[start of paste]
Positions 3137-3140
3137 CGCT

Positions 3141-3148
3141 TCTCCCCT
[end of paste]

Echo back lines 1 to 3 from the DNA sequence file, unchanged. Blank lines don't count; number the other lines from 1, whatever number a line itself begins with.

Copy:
Positions 3137-3140
3137 CGCT

Positions 3141-3148